There is a broad consensus on equality values, but not attitudes - data suggests that there has never been consensus of attitudes, with complexity…
There is a broad consensus on equality values, but not attitudes - data suggests that there has never been consensus of attitudes, with complexity and diversity at the individual level still remaining today. However they are changing in the longer term and in some areas quicker than others:
UK society values equality as a concept
A significant majority prioritise an equal and just society with strong values of equality as a goal, and this proportion is slowly increasing but remains slightly lower than EU averages (See slide 1 in the presentation below). There is a complex dis-connect between this and the attitudes on equality people held.
People are likely to feel there is more prejudice than there actually is
Perceived prejudice is much higher than prejudicial attitudes even considering that people are likely to hide prejudice. This suggests that there appears to be much more negative equality attitudes in UK society than is actually the case (See slide 2 in the presentation below).
Different people hold different levels of prejudice to various groups (Inter-group prejudice)
- Prejudice is not permanent and can be changed - Differences in prejudices are founded on beliefs, attitudes and feelings and so are open to influence, reconsideration and therefore are changeable.
- ** Why people feel discriminated against is changing -** What people feel is the reason they are discriminated against appears to be changing over a short period of time. Colour/race and religion are now dominant reasons cited significantly more frequently than any other. (See slide 4 in the presentation below).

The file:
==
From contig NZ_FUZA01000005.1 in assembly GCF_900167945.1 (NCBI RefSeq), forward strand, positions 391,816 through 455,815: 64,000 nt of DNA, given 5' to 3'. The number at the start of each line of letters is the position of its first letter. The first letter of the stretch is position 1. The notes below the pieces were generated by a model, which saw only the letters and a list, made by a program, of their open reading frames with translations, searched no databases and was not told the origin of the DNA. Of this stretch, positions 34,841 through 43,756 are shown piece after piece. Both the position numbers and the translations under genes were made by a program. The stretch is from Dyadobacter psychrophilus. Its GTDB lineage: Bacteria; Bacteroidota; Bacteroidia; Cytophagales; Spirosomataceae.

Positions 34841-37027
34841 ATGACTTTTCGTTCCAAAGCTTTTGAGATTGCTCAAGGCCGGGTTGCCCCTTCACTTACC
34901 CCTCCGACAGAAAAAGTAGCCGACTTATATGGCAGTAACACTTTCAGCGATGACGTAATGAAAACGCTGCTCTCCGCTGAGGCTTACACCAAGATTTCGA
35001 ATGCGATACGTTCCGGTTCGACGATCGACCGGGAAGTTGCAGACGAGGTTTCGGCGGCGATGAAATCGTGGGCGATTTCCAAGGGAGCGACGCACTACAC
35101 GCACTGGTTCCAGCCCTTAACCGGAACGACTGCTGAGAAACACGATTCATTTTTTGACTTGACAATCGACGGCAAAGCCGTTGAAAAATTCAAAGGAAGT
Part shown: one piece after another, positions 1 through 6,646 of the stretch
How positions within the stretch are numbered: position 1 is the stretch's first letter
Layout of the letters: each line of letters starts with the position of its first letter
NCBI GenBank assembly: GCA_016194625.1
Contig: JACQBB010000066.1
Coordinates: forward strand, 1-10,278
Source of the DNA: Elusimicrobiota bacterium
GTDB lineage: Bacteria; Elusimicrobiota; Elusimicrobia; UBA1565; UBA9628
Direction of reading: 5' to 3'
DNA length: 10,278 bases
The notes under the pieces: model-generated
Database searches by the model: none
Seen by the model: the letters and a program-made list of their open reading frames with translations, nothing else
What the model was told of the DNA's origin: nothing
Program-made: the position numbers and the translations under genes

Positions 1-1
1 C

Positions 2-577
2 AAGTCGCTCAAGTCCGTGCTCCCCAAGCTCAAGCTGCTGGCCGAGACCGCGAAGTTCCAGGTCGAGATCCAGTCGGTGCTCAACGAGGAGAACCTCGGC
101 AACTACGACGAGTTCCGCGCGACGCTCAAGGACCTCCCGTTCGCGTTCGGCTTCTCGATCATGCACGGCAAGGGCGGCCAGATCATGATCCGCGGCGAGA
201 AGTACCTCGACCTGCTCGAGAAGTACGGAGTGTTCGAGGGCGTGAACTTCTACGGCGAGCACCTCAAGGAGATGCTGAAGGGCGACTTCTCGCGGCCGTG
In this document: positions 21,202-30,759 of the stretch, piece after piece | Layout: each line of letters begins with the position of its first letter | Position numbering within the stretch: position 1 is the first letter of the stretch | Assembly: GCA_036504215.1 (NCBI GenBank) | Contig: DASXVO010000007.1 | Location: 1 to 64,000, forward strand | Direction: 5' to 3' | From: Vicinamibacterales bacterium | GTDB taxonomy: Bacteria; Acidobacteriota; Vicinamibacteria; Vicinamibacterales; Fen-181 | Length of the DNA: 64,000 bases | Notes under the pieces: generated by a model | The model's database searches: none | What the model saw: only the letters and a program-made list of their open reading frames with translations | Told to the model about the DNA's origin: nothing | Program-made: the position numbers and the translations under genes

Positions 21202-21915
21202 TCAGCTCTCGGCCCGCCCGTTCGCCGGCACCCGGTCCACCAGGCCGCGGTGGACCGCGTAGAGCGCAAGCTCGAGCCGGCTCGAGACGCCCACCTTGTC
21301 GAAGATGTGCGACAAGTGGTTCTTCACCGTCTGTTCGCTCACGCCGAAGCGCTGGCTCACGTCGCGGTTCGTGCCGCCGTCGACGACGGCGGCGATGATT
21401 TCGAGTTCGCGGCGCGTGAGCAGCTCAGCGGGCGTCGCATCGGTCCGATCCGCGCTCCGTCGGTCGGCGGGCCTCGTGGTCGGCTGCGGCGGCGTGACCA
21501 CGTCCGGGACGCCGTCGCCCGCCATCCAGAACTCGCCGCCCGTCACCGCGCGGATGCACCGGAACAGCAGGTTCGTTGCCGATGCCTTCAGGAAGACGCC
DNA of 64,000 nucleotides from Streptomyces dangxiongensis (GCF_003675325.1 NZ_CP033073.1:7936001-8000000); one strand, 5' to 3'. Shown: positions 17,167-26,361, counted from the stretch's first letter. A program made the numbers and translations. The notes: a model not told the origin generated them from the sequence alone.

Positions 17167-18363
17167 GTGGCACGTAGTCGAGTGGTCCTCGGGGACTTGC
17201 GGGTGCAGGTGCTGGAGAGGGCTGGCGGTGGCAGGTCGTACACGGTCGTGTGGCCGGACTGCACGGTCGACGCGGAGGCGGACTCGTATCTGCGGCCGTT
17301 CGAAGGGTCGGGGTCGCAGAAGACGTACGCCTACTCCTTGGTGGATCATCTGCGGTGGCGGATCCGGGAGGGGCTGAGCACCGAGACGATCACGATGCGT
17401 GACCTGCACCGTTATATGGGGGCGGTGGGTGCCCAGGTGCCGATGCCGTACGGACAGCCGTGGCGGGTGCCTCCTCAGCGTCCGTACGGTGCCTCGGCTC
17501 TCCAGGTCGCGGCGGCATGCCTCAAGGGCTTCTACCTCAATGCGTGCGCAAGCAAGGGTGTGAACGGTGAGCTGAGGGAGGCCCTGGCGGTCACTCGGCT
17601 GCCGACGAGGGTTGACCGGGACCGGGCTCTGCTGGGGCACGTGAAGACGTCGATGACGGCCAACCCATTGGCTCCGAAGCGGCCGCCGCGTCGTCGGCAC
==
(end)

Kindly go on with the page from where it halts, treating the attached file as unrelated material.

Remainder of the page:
Not all groups have the same proportions of prejudiced individuals. For example, Black people are more likely to be prejudiced against gay men and lesbians compared to other groups. Whilst attitudes in general are improving there is still differences between individuals and groups where, for some, progress is slower than others. These groups are not always intuitive (See slide 3 in the presentation below).
We often do not say what we really feel (self censorship)
Prejudicial attitudes are mostly hidden and therefore may not be obvious (people keep it to themselves or do not admit to it publicly). Most attitudes are recorded in a way that enables this prejudice to be hidden (See slide 5 in the presentation below).
It is unclear whether government is driving, or responding to change in attitudes
The evidence is unable to indicate specific government effect on attitude change, but positive attitude change is happening within the context of new equality laws and rights, as well as increased representation and significant events and media stories.
Insight provided by these findings is of significance for the Government Equalities Office under its strategic objective; ‘changing culture and removing barriers’
Date: Mon Aug 13 10:27:01 BST 2012